NEW YORK At the Henley Vaporium, one of a growing number of e-cigarette lounges sprouting up in New York and other U.S. cities, patrons can indulge in their choice of more than 90 flavors of nicotine-infused vapor, ranging from bacon to bubble gum.
The lounge, located in Manhattan's trendy Lower East Side, features plush seating, blaring rock music, and fresh juice and coffee. A sprawling sign on one wall lists all the carcinogens that e-cigarette users avoid by kicking their smoking habits and using the e-devices instead.
But the growing popularity of e-cigarettes has not escaped the notice of the industry's critics, who have stepped up calls for new regulations, including bans on their use in public places, even though the scientific evidence about exposure to their vapors remains inconclusive.
Selling for about $30 to $50 each, e-cigarettes are slim, reusable, metal tubes containing nicotine-laced liquids that come in exotic flavors. When users puff on the device, the nicotine is heated and releases a vapor that, unlike cigarette smoke, contains no tar, which causes cancer and other diseases.
The product, introduced in China in 2006, has become a worldwide trend at least in part because it may help smokers of regular cigarettes break the habit.
"It's an addiction - not everyone can quit cold turkey," said Nick Edwards, 34, a Henley employee who says he kicked a 15-year cigarette habit the day he tried his first e-cigarette. "E-cigarettes give you a harm-reduction option."
That's one reason why the market for e-cigarettes is expected to surge, reaching $2 billion by the end of 2013 and $10 billion by 2017, according to Bonnie Herzog, an analyst at Wells Fargo Bank in New York.
Herzog said the U.S. market alone could top $1 billion this year. She predicts that by 2017 e-cigarettes sales will overtake sales of regular cigarettes. That estimate does not take into account the impact of potential government regulations on sales.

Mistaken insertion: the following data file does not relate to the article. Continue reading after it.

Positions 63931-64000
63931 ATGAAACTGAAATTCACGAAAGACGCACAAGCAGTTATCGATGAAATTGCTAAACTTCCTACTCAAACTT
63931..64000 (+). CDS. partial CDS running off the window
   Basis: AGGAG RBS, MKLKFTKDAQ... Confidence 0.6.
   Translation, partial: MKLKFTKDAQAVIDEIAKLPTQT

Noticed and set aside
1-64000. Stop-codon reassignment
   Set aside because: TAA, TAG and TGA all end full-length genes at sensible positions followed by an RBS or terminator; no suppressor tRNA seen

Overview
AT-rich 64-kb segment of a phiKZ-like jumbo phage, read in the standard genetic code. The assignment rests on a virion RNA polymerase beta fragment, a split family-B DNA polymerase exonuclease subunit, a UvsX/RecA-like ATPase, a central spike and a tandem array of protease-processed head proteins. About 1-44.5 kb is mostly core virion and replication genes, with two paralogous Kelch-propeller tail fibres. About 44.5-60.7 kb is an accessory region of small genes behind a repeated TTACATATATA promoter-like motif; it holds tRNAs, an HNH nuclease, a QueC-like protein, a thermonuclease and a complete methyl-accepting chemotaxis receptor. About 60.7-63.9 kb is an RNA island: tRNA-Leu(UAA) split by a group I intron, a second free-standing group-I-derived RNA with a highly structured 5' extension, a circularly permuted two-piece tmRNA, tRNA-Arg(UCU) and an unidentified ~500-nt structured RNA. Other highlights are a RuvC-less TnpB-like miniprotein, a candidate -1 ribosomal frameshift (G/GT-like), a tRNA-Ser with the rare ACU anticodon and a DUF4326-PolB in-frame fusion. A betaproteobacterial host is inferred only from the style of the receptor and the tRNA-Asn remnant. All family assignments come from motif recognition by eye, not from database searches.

E-cigarettes may help smokers save money too. Edwards, for one, says he cut his $60 monthly cigarette bill in half when he switched. On top of the cost of the device, the smoking liquids cost around $10 per refill.
Despite the perceived benefits, critics worry that the addictive nicotine found in e-cigarettes could lure more people into smoking and discourage others from quitting all together.
"Essentially e-cigarette companies are selling nicotine addiction," said Dr. Neil Schluger, chief scientific officer for the World Lung Foundation, which advocates for tobacco control.
"Once you have them addicted to nicotine, you can sell them all sorts of things, including conventional cigarettes," he said. "This is a giant Trojan horse."
In the United States, such concerns have led to calls for increased government regulation.
The U.S. Food and Drug Administration currently has no regulations on e-cigarettes, but it is expected to release rules this month that would extend its "tobacco product" authority over the devices. New FDA rules could follow.
"Further research is needed to assess the potential public health benefits and risks of electronic cigarettes and other novel tobacco products," said Jenny Haliski, an FDA spokeswoman.
To be sure, no one is expecting the federal government to go as far as Brazil, Norway and Singapore, where the devices are banned outright.
In the United States, Utah, North Dakota, Arkansas and New Jersey have already passed legislation outlawing e-cigarettes wherever smoking is prohibited.
Other jurisdictions are considering new rules of their own. New York City could decide as early as next week whether to prohibit e-cigarette use in public places.
Under Mayor Michael Bloomberg, who leaves office January 1, New York was one of the first cities to ban cigarette smoking in public places, and its decision could influence Chicago and other cities that are considering a similar controls.